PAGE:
Convergence on reduced aggression through shared behavioral traits in multiple populations of Astyanax mexicanus Institutional Repository Document uri icon


  • AbstractAggression is a complex behavior that is observed across the animal kingdom, and plays roles in resource acquisition, defense, and reproductive success. While there are many individual differences in propensity to be aggressive within and between populations, the mechanisms underlying differences in aggression between individuals in natural populations are not well understood. We addressed this using the Mexican tetra, Astyanax mexicanus, a powerful model organism to understand behavioral evolution. A. mexicanus exists in two forms: a river-dwelling surface form and multiple populations of a blind cave form. We characterized aggression in surface fish and cavefish in a resident/intruder assay through quantifying multiple behaviors occurring during social interactions. Surface fish, which are aggressive, display multiple social behaviors in this context, which we characterized into two types of behaviors: aggression- associated and escape-associated behaviors. The majority of these behaviors were reduced or lost in Pachn cavefish. Further, both aggression-associated and escape-associated behaviors were not dependent on the presence of light, and both surface fish and cavefish remained aggressive or non-aggressive, respectively, when opposed to fish from a different population. Additionally, we found that within populations, levels of stress response were not correlated with aggression- or escape-associated behaviors. Finally, when we compared aggression- and escape- associated behaviors across four cavefish populations, we found that both types of behaviors are reduced in three cave populations, while still present in one. Together, these results reveal that multiple cavefish populations have repeatedly evolved reduced aggression through shared behavioral components, while other cavefish have retained aggression.Summary StatementComparison of aggression between surface fish and cavefish demonstrates that multiple complex behaviors compose aggression in surface fish and reveals heterogeneity in loss of aggression in cave populations.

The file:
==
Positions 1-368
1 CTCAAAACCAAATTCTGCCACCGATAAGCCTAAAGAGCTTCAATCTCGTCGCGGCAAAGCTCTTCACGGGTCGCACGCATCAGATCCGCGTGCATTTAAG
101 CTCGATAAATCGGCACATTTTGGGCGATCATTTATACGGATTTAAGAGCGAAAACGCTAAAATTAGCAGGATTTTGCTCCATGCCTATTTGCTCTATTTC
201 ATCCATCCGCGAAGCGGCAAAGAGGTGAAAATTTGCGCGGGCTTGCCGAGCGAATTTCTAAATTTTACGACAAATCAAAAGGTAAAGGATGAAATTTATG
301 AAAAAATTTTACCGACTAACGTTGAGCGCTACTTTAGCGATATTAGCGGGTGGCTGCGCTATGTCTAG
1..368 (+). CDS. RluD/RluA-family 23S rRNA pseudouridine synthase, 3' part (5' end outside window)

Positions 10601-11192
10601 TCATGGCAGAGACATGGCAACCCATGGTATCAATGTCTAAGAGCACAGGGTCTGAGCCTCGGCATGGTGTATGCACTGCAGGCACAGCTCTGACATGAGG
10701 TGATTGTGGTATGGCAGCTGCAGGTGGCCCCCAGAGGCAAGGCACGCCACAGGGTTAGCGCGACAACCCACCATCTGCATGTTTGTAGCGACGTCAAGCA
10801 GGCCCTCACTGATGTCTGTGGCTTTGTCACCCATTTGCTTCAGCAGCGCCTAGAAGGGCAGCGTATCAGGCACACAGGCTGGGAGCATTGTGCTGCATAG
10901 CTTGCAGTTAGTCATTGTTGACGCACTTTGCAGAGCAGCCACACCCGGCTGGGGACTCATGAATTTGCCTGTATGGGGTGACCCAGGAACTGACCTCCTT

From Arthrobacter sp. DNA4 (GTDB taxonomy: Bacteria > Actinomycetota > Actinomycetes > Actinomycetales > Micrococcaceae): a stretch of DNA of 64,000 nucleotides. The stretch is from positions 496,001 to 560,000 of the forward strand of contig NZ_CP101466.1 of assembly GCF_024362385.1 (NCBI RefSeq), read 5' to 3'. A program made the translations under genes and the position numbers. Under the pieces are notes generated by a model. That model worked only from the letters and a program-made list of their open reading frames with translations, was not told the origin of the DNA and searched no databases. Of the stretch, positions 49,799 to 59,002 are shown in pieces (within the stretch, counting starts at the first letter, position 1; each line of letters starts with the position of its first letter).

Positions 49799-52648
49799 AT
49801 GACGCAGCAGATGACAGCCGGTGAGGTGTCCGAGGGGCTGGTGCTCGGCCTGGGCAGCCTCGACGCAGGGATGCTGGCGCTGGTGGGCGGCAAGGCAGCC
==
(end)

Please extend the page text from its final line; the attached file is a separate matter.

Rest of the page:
altmetric score

  • 1

author list (cited authors)

  • Rodriguez-Morales, R., Gonzalez-Lerma, P., Yuiska, A., Han, J. H., Guerra, Y., Crisostomo, L., ... Kowalko, J.

citation count

  • 0

complete list of authors

  • Rodriguez-Morales, Roberto||Gonzalez-Lerma, Paola||Yuiska, Anders||Han, Ji Heon||Guerra, Yolanda||Crisostomo, Lina||Keene, Alex C||Duboue, Erik R||Kowalko, Johanna

Book Title

  • bioRxiv

publication date

  • May 2022